Peter Brugger (University of Southampton)
Limited to a presentation of 20 minutes, the object of this talk will be to demonstrate through theoretical exploration as well as practical demonstration what the application of 3 dimensional rapid prototyping technologies (3D printing) can bring to our understanding and appreciation of Bronze Age archaeology.
This talk will be divided into 3 parts. Part 1 will be a rather general introduction; taking a structural and more practical argument. This shall look into the six different types of rapid prototyping introducing the various benefits that the differing technology can bring to this archaeological period. The pace of technological development is such that any recommendation of a particular machine over another will in a year look rather old hat. Therefore, in order to best explain this, the argument shall at first focus on the capabilities of the rapid prototyping machines, the materials used by the printers and any limits to rapid prototyping.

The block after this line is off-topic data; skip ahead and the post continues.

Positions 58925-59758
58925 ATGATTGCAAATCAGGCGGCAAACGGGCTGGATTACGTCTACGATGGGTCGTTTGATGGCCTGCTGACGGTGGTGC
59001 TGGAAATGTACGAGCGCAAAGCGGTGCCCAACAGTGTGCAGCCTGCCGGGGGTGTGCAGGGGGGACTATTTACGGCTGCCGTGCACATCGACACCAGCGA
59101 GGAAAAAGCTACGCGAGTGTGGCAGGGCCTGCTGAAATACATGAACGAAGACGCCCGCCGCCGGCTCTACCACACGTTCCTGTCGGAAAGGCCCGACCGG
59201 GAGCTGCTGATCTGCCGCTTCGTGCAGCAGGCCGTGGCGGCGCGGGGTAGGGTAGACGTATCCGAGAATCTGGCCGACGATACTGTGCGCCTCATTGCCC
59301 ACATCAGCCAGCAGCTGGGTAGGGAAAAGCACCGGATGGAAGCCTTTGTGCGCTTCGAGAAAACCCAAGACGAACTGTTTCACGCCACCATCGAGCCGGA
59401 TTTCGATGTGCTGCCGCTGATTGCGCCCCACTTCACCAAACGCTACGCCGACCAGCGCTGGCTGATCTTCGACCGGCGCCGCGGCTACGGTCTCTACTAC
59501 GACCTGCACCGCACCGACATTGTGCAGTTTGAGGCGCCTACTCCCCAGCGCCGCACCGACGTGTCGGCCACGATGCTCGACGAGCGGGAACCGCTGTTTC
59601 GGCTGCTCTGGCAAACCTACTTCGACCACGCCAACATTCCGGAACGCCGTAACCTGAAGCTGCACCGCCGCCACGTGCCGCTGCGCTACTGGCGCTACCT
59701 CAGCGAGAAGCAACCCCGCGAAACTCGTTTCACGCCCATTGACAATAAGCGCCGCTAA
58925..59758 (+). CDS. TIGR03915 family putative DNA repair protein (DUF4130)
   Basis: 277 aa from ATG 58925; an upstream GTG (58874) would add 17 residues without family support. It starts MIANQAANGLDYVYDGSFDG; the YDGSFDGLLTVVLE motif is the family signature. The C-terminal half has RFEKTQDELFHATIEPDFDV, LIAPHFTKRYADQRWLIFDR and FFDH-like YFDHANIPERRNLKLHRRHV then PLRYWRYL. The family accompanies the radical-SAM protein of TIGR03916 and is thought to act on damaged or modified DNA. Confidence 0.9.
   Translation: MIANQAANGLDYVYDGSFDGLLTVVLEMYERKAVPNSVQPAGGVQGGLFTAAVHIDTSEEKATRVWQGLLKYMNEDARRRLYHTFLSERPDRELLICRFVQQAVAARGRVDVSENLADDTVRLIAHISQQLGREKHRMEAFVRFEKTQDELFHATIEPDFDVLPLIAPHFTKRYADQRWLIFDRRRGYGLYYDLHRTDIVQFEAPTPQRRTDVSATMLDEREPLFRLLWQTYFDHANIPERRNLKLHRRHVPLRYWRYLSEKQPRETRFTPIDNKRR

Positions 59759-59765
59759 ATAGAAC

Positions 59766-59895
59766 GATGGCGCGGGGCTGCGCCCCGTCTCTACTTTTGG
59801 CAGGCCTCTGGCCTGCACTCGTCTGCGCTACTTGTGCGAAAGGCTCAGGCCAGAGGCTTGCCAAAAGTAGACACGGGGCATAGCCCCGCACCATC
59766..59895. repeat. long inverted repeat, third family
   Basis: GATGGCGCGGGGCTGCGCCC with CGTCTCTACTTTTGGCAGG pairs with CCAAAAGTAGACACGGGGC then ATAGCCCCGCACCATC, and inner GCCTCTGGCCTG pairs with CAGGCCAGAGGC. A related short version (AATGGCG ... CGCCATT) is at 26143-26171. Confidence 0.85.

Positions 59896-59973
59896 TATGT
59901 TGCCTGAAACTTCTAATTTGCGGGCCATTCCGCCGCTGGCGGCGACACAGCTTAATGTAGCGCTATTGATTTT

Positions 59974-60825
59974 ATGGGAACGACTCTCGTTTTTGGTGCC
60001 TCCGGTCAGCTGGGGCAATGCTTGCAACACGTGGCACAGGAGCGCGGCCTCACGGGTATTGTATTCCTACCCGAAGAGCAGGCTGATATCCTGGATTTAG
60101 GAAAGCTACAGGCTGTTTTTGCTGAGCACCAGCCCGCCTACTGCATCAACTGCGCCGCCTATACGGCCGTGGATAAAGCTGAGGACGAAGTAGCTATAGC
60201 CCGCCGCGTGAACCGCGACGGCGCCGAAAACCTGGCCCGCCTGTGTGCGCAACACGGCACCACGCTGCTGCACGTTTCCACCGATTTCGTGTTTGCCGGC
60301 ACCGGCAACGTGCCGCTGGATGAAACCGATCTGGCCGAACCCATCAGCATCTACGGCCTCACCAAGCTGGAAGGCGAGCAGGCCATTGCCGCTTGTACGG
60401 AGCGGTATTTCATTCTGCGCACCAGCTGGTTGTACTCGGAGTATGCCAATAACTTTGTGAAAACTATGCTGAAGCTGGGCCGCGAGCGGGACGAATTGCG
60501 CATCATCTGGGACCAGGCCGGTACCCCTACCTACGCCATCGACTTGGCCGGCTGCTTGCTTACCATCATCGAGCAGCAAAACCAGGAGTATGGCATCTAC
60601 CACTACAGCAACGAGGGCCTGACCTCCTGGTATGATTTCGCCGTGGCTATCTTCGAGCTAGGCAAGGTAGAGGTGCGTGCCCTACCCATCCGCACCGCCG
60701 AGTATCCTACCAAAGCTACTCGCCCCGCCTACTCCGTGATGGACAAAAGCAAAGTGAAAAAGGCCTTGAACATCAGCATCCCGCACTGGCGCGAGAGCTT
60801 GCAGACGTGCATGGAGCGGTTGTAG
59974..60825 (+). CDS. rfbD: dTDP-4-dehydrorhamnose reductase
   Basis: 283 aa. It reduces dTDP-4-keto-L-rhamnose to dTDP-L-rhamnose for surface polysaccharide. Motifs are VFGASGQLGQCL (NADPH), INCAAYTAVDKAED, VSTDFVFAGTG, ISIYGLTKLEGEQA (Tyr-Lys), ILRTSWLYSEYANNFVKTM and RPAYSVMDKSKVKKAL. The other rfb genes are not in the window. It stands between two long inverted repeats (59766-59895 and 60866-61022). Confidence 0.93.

Mindful of time constraints, it is the aim of part 2 to feature a short practical demonstration. For this I shall require, and have brought with me, a 3D printer and a laptop with the appropriate archaeological object scanned in 3 dimensions onto a CAD file. The production cycle of this technology, from start to finish, will of course take a few hours. I therefore proposed that, part 2 shall feature a 3D printer either at the end of its production cycle or having just completed a replica.
Part 3 shall build on part 2, inasmuch as this will be theory building on practical. This will be a short exploration of the benefits that the creation of archaeological replicas can bring to universities and museums. In particular, elaborate upon the reactions of three types of people: academics, curatorial staff, and the museum visitor; looking at opportunities for research, collection management, exploration, and object handling.
“The past is a foreign country; they do things differently there.” A quote from ‘The Go-Between’ by L.P. Hartley, but as a conclusion is all too readily reached by many who view archaeological exhibitions. It is the want of this talk to show that through the application of 3 dimensional rapid prototyping technologies, the above conclusion shall soon change.